View Full Version : Self Rewards/Punishment...dont work at all...


Dreeza
12-05-06, 01:10 AM
In many books/posts/websites, I read how you should reward your goals, and hold back on rewards if you do not acheive your goals...

like, "if i get my paper done, i get to watch my fave tv show, and if i dont, i have to miss it"

Anyways, does this ACTUALLY work for people??? If i dont get it done, i say screw it, and watch my TV show anyways.

I never feel guilty for not doing my work. I feel like i am lacking some huge emotion that I should be feeling about all this...when really, i couldnt give a crap about my hw assignment.

I always get stuff done in the end, and have a 3.7 GPA at U of Michigan, so its not like it really HURTS me in the long run...

it seems like its getting worse and worse though :(

Michiko74
12-05-06, 02:20 AM
Never worked for me either. Than again, I did try that punishment/reward approach when I was undiagnosed.

You know what, scratch that. I don't think that EVER has worked for me. Thank you but I've beaten myself up the last 20 some odd years ;D so I doubt even more punishment will work to motivate me. Besides, either my procrastination or I'll get some kind of rebellious streak, and before you know it I'm sitting in front of the computer or tv instead of doing X.

For me, if my procrastination goes into overdrive than it can usually be attributed to my medication. But the other thing that has made a huge difference for me was a coach. Someone I can go to and be held accountable for my actions. And when I say accountable, just someone who knew about my situation. It really helps me to have someone ask me how I'm doing and where I can go and say I've done (fill in the blank).

janesays
12-05-06, 03:56 AM
Sounds like your seeing the big picture. Truth is I think everybody blows off their work sometimes to do something they enjoy. It just sounds like procrastination. Keep up the good work with the 3.7.

Rewards and Punishment:
for me it's a cycle of impulsive behaviors i.e....

smoking pot until I realize how stupid it's making me....
binge eating until I realize how fat it's making me...
overexcercising because I got fat from overeating, and until I become injured, but because I love endorphins....
overspending because I lost weight from overexcercising and want new clothes until I buy so many that I go broke...
drinking because I need to loosen up and have fun until I decide missing school and looking like crap because I'm hung over isn't worth it....

I know I'm the village idiot. I also have undiagnosed bipolar disorder. It's 2 AM and I'm still awake typing this.

erratica_1
12-05-06, 11:07 AM
I don't use rewards. I just use timers and really small amounts of time to work on something. I'll tell myself, "You just have to work on x for...(one minute, five seconds, whatever), and then you can stop." It's a game for me that usually gets me to do something.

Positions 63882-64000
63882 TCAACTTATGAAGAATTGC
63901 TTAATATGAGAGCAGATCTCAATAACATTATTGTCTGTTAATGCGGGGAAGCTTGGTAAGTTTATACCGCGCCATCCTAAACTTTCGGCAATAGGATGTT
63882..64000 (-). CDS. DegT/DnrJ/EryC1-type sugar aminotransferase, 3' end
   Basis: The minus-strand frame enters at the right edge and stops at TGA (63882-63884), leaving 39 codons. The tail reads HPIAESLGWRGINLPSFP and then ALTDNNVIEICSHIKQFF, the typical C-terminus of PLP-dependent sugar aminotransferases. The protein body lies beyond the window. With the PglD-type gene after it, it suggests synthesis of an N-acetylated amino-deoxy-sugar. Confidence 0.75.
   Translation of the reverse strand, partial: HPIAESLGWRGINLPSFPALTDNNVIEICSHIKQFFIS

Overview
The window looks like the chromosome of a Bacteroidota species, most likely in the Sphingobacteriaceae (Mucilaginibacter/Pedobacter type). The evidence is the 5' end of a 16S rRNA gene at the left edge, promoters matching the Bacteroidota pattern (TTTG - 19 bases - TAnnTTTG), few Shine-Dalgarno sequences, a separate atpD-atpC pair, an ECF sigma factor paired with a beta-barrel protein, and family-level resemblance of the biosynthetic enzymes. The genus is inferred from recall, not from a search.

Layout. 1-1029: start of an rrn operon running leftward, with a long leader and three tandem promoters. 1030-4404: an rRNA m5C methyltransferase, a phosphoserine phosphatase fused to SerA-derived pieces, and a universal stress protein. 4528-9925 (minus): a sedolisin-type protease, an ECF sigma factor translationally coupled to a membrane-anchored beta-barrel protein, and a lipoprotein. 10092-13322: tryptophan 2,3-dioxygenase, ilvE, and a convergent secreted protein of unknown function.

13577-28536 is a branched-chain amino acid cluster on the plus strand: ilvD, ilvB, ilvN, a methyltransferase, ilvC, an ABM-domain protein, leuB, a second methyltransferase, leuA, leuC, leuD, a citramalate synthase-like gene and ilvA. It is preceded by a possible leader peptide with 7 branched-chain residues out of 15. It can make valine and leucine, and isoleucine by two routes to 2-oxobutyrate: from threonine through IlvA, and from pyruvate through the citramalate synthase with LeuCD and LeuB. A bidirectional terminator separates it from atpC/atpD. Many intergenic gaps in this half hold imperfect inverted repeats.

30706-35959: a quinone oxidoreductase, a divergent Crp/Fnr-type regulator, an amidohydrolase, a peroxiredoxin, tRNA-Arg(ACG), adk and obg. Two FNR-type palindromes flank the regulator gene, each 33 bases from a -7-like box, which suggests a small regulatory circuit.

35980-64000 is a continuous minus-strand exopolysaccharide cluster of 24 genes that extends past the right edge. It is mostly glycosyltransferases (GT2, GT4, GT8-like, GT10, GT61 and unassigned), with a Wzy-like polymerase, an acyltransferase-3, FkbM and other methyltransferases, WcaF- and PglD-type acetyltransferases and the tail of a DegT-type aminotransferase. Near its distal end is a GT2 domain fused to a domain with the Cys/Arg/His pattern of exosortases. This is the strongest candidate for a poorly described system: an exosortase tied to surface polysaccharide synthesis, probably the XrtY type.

njtrout
12-05-06, 11:39 AM
Dreeza, It doesn't work for me either. I tell myself that I cannot do X until I complete Y. Well, Y is so boring that I'll never get done, therefore I'll never let myself do X.

Am I making sense.

NJTrout

Dreeza
12-05-06, 12:23 PM
I don't use rewards. I just use timers and really small amounts of time to work on something. I'll tell myself, "You just have to work on x for...(one minute, five seconds, whatever), and then you can stop." It's a game for me that usually gets me to do something.glad it works for you :) I wish it worked for me! I see no reward at the time for actually completing something i am telling myself to do...

trout...makes perfect sense! THats how i am. I just wanted to make sure i wasn't some emotionless weirdo. I was explaining it to my sister, and she was saying she feels guilty when she doesnt complete a goal...i just couldnt care less, lol, especially since while i am not completing my goal, i am doing something way more appealing like laying in my bed and watching TV, or wasting time on internet forums :D

QueensU_girl
12-05-06, 01:09 PM
Yup. That is one of the ways ADHD is viewed - rewards don't work.

That is b/c we are Dopamine deficient, and the "Reward Centre" of the brain is not 'normal'.

=====================

Dopamine Reward Pathway/Circuit = VTA->MFB->ACC

(eg ventral tegmental area (http://en.wikipedia.org/wiki/Ventral_tegmental_area); medial forebrain bundle (http://en.wikipedia.org/wiki/Medial_forebrain_bundle); nucleus Accumbens (http://nucleus%20accumbens/))

:)

And that's about all i remember from my neuroscience course. :)

FrazzleDazzle
12-05-06, 02:56 PM
QueensU girl, Your above comment really puts to it! DS, who is 14, never did well with rewards, or punishments either. Of course he has consequences, rewards, reinforcements, and punishments, but not as a motivating factor at all. And, thus, I know something was amiss with him at around age 8.

Dreeza, I think you hit on something about yourself as well, that I have been lately questioning about DS. And, that is what you said about "lacking some huge emotion" that makes you need to take care of important things. I've just come to realize this about DS as well. It is just part of his personality. I call it an internal discomfort, of some sort, that goes away when something is taken care of.

I was actually wondering if a lot of ADHDers have this "lack of some huge emotion" as well???? I am innatentive myself, but also have some OCD tendencies that oviously kick in and I go overboard taking care of things. What to you others call it?

andecala
12-05-06, 07:03 PM
The reward punishment thing doesn't much work for me either, but I too have spent decades beating myself up with it.

For months now, I have played video games when I should have been doing other things for myself and my family. In the moment, I just didn't see anything else as being more important or a better use of my time. At the end of the day I would sometimes cry myself to sleep for not getting anything done that day. Eventually, I got sick of the cycle.

While I am fighting of a strong and frequent temptation, I haven't played computer games for 3 days now. It's been really hard for me, but I'm happier at the end of the day when I can reflect and see progress toward my larger life goals.

I guess I'm creating a void in a less desirable area of my life and then filling it with things from more desireable areas. It helps that I have written out my goals, projects, objectives and tasks recently, so I can reach for one as easily as "a bag of chips on the kitchen counter."

I have also recently decreased the dosage of Effexor XR (killer withdrawal) and Wellbutrin, and now I feel like I care about everything a bit more.

My coach is also a great help. Accountability is crucial. Mine says that genuine pain can fuel productivity. False pain/guilt can fuel avoidance and self-indulgence. For me, it's the truth.

Blessings!

VisualImagery
12-05-06, 09:21 PM